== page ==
Table 1.

Comparison of Telmatometropsis gen. nov. with other genera of Neotropical Trepobatinae. Data on other genera were obtained from Drake and Harris (1932), Kenaga (1941, 1942), Hungerford and Matsuda (1958), Andersen (1982), Polhemus (1991), Nieser (1993), Nieser and Melo (1999), and Aristizábal-García (2017), but not exhaustively concerning measurements.

Habitat Ground color Interocular marks Mesonotal marks BL ANT III/ANT I ANT III/ANT II ANT III/ANT IV
Telmatometropsis Marine Yellow Present Median+lateral 2.90–3.90 1.25–1.85 2.05–2.40 0.72–0.90
Halobatopsis Freshwater Yellow/brown Present/absent Median+lateral/absent 3.40–4.60 0.68–0.77 1.33–1.42 0.79–1.12
Lathriobatoides Freshwater Yellow/brown Absent Absent 2.60–3.20 1.10–1.20 1.70 1.10–1.20
Metrobates Freshwater Black Present Median/median+lateral 3.00–5.00 0.22–0.30 0.73–0.84 0.67–1.29
Ovatametra Freshwater Yellow/brown Present Median+lateral 2.00–3.10 0.70 1.20 0.64–0.71
Telmatometra Freshwater Yellow/brown Present/absent Median+lateral/lateral 3.30–5.50 1.20–1.40 2.20–2.40 1.00–1.42
Telmatometroides Marine Yellow Present Median+lateral 3.15–3.70 1.10–1.20 1.40–1.50 0.94
Trepobates Freshwater/marine Yellow/brown/black Present Variable 3.00–5.50 0.70 1.10–1.20 0.84–0.97
Trepobatoides Freshwater Yellow/brown Present Median+lateral 3.57–4.45 0.40 1.20 0.68–0.70


Measurements. Male body length 2.90–3.21, width (across suture between meso- and metanotum) 1.07–1.21; female body length 3.30–3.91, width 1.44–1.52. Color. Ground color of body pale yellow with extensive black and silvery markings dorsally, legs largely pale yellow (Fig. 1A). Structural characteristics. Eyes elongate, with a pair of long ocular setae (Fig. 1B). Head with four pairs of trichobothria (Fig. 1C). Antenna shorter than body length; antennomere I thickest, curved laterally at base, longer than antennomere II; antennomere II shortest, thicker than antennomeres III and IV; antennomere III longer than antennomere I; antennomere IV longest (Fig. 1A, B). Labium long, extending to mesosternum. Pronotum short, trapezoid (Fig. 1C). Mesonotum about three times as long as pronotum, posterior margin slightly concave (Fig. 1A, B). Fore femur subequal in length to fore tibia, slightly curved at the base in dorsal view; fore tibia with apicolateral row of short, distinctive setae (Fig. 3A); fore tarsus covered with short yellow setae; fore tarsomere I about one third the length of fore tarsomere II; male fore tarsomere II strongly curved in lateral view, flattened laterally, apically bifid with a shorter and a longer portion; claws directed mesally (Fig. 3A–E). Mid femur about two-thirds the length of mid tibia; mid tibia less than twice the length of mid tarsus, about as long as medial length of body from anterior margin of pronotum to apex of abdomen, occasionally almost as long as body; mid tarsus shorter than mid femur, article I subequal to article II or a little longer. Hind femur longer than mid femur; hind tibia about two-thirds the length of hind femur, densely covered with setae; hind tarsus about half the length of hind tibia, article I longer than article II.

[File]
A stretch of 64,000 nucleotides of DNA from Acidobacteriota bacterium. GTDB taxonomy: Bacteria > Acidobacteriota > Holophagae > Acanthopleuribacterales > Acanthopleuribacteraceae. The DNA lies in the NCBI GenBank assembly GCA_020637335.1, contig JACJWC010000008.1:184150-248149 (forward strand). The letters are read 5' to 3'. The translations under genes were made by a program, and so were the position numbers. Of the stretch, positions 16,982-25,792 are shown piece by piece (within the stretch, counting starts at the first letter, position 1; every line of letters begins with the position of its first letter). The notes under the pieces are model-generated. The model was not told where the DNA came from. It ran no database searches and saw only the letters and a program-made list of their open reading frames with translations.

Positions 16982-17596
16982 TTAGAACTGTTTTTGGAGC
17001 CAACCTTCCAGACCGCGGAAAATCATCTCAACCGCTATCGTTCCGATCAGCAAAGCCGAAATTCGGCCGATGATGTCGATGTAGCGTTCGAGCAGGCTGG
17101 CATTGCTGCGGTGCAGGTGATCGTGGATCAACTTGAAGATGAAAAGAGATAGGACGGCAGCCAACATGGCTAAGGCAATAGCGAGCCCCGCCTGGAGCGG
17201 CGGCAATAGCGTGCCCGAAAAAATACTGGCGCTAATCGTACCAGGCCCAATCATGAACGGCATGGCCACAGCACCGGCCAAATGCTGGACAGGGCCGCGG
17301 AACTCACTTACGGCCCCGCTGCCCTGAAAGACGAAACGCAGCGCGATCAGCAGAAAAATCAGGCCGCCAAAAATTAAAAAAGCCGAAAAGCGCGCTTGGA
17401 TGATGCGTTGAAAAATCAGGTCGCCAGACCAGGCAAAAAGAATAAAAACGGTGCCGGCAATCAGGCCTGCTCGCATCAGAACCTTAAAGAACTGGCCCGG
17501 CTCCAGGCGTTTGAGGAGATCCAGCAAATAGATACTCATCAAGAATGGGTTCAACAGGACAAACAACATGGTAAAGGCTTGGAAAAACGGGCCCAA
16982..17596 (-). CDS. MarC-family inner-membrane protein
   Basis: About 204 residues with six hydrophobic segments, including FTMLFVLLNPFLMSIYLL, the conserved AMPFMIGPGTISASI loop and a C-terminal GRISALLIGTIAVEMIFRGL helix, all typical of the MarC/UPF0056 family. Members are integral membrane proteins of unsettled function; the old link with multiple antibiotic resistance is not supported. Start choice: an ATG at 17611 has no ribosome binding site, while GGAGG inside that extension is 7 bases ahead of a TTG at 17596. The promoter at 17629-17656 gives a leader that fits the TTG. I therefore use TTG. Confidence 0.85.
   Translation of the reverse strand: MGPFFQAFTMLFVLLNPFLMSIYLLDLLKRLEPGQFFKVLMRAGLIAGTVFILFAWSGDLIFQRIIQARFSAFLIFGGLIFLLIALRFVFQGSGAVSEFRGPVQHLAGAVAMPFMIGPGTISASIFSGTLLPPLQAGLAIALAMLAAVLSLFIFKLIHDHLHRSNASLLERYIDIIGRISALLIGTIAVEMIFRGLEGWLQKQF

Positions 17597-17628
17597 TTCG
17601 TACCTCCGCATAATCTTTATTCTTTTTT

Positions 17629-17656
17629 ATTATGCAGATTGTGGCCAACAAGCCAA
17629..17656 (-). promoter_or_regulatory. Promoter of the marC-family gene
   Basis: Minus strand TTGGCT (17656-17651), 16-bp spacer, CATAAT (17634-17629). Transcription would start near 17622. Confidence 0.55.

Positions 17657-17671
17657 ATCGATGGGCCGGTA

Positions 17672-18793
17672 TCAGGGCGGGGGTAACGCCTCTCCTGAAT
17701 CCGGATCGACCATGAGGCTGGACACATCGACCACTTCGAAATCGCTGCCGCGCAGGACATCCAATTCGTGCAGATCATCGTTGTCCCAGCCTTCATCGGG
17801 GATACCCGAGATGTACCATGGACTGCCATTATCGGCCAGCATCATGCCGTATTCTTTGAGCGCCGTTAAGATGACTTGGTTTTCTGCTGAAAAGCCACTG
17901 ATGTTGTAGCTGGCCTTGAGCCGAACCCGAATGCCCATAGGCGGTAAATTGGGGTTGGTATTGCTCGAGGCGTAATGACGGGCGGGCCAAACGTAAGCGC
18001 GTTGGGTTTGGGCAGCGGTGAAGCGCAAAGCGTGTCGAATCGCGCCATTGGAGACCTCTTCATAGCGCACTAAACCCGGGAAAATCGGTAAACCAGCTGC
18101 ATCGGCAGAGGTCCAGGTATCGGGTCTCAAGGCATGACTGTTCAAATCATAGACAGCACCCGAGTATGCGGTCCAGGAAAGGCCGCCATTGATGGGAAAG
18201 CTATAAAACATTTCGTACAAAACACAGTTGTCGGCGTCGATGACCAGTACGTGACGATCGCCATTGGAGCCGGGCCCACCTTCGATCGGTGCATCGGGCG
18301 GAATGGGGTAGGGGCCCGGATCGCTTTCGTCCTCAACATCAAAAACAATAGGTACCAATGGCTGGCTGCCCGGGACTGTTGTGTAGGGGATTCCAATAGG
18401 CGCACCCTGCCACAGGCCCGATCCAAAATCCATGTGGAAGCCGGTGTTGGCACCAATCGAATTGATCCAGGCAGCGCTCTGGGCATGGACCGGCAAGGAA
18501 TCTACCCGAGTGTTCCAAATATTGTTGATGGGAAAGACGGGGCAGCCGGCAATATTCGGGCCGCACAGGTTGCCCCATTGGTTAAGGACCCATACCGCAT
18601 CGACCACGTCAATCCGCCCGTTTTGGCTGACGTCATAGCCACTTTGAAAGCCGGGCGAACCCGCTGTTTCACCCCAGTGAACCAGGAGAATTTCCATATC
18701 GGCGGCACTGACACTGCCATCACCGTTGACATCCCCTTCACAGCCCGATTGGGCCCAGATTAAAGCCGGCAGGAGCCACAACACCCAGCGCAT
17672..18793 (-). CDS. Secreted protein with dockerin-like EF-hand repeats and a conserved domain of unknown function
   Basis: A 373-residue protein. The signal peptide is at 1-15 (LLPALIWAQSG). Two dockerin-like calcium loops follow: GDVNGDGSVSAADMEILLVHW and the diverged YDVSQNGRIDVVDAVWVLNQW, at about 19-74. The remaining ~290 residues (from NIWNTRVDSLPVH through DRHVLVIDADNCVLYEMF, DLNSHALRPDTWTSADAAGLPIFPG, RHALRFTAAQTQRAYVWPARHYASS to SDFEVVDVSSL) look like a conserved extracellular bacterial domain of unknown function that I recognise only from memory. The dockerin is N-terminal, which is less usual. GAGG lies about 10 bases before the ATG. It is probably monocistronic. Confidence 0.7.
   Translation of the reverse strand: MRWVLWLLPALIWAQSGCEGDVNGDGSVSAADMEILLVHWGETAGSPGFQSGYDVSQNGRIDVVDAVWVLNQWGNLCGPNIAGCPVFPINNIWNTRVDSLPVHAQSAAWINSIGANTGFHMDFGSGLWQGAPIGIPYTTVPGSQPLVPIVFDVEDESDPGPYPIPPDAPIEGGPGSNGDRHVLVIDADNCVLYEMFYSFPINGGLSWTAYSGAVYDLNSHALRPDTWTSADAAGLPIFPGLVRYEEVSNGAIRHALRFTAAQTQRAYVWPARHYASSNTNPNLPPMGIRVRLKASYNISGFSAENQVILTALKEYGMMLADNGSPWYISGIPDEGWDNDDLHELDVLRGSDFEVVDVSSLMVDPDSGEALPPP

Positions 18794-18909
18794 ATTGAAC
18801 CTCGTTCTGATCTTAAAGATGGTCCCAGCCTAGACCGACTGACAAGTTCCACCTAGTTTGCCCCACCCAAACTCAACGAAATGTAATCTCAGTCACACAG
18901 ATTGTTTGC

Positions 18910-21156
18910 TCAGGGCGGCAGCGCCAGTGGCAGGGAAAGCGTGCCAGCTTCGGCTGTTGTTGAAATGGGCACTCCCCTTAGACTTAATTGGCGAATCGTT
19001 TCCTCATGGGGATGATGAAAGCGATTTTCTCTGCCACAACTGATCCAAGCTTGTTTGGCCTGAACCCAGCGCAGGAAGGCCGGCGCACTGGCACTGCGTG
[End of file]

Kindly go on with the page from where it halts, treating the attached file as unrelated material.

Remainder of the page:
Figure 3. 

Telmatometropsis fredyi gen. nov, sp. nov., male, scanning electron micrographs A fore leg, ventral view B–E fore tarsus B external lateral view C internal lateral view D dorsal view E ventral view. Scale bars: 200 μm (A); 300 μm (B); 20 μm (C); 60 μm (D); 40 μm (E).


The generic name refers to its resemblance to the genus Telmatometroides.

Telmatometropsis fredyi sp. nov.

Figs 1, 2, 3, 4, 5, 6, 7, 8, Tables 2, 3


Male. [For measurements see Table 2.] Color. Ground color yellow. Head dorsally pale yellow, with three longitudinal brown stripes between eyes; stripes connected posteriorly (Fig. 1A). Venter of head light brown (Fig. 2A). Eye golden brown. Antenna yellowish-brown to brown. Labial articles I–III light brown with brown longitudinal stripe; article IV dark brown. Pronotum pale yellow, with a dark brown median stripe throughout length and laterally with a pair of dark brown longitudinal stripes reaching slightly beyond middle of length. Mesonotum pale yellow, covered with silvery pilosity, with brown spots on anterior margin, a dark brown median stripe almost reaching posterior margin, and a pair of dark brown longitudinal stripes laterally; lateral stripes posteriorly narrowed and connected to mesopleural stripes (Fig. 2B). Metanotum velvety, dark brown with central subtriangular spot of dense silvery pubescence and two lateral spots of silvery pubescence. Mesopleura covered with silvery pubescence, with a longitudinal dark brown stripe on its ventralmost portion; stripe posteriorly connected to mesonotal stripe. Meso- and metacetabula with pruinose patches. Prosternum pale yellow; mesosternum pale yellow with two longitudinal brown spots (Fig. 2A); metasternum with posterior subtriangular dark brown spot (Fig. 2A). Abdominal mediotergite I dark brown, with silvery pubescence on posterolateral corners; mediotergite II dark brown, with central yellow spot posteriorly and silvery pubescence on posterolateral corners; mediotergites III–VI dark brown, covered with pruinose layer, with central yellow spots varying in size; mediotergites VII–VIII pale yellow, covered with abundant pubescence of same color; mediotergite VII dark brown on anterior margin. Abdominal laterotergites yellow, with patches of light setae. Abdomen laterally dark brown. Foreleg: coxa pale yellow; trochanter pale yellow, with brown lateral fringe; femur dorsally brown, ventrally pale yellow, mesal margin larerally yellow, with longitudinal white line; tibia brown; tarsus dark brown. Mid leg: coxa pale yellow; trochanter brown; femur dorsally brown, ventrally pale yellow; tibia with basal half brown and apical half dark brown; tarsus dark brown. Hind leg: coxa pale yellow; trochanter pale yellow; femur dorsally brown, ventrally pale yellow with dark brown apex; tibia and tarsus dark brown. Structure. Head with frons rounded. Antennomere I curved laterally; antennomere II shortest; antennomere IV longest (Fig. 1A, B). Fore leg: femur widened in basal half, ventrally flattened (Fig. 3A), with ventrolateral row of 4–7 small bristles; apex of tibia with long black bristles laterally and grooming structures (Fig. 4C); tarsomere I 1/4 of tarsomere II length; tarsomere II strongly curved in lateral view, flattened laterally, and apically bifid, with a shorter and a longer portion, with cuticular subconical pegs (Fig. 4B); claws long, strongly curved back (Figs 3B, C, E, 4A). Mid tarsomere I with few bristles at base. Hind femur with five dorsal trichobothria. Abdominal laterotergites elevated at approximately 45° (Fig. 1A, B, D). Abdominal segment VIII dorsally with a small central notch on posterior margin (Fig. 1A, B). Paramere with apex curved up and rows of bristles close to apex (Fig. 5B, C); proctiger oval, covered with setae (Fig. 5A); sclerites as in Fig. 5 D–E.